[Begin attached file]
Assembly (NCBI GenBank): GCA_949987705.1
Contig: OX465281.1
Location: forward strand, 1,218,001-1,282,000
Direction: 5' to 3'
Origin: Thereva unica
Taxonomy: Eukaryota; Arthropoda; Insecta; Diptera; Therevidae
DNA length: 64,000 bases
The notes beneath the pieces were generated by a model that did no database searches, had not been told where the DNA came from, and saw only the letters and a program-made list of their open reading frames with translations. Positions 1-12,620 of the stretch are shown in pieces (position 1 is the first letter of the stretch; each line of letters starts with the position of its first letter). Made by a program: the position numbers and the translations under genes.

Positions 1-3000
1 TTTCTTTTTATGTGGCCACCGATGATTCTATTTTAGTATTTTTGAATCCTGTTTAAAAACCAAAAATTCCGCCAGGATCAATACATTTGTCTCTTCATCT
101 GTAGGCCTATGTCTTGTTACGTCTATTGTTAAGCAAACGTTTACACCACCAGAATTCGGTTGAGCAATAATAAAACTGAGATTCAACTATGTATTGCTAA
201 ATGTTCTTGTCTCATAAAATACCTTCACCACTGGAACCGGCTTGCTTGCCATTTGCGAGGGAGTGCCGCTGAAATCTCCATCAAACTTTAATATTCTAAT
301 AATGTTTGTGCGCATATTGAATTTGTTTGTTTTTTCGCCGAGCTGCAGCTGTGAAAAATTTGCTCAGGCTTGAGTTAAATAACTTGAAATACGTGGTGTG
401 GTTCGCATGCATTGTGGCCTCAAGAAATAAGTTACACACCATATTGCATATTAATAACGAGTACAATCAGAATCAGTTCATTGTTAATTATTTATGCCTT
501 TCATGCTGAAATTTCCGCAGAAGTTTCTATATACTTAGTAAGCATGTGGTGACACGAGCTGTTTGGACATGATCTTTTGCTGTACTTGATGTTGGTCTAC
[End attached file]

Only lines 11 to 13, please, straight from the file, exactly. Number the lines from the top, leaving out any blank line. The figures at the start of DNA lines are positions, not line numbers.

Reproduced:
101 GTAGGCCTATGTCTTGTTACGTCTATTGTTAAGCAAACGTTTACACCACCAGAATTCGGTTGAGCAATAATAAAACTGAGATTCAACTATGTATTGCTAA
201 ATGTTCTTGTCTCATAAAATACCTTCACCACTGGAACCGGCTTGCTTGCCATTTGCGAGGGAGTGCCGCTGAAATCTCCATCAAACTTTAATATTCTAAT
301 AATGTTTGTGCGCATATTGAATTTGTTTGTTTTTTCGCCGAGCTGCAGCTGTGAAAAATTTGCTCAGGCTTGAGTTAAATAACTTGAAATACGTGGTGTG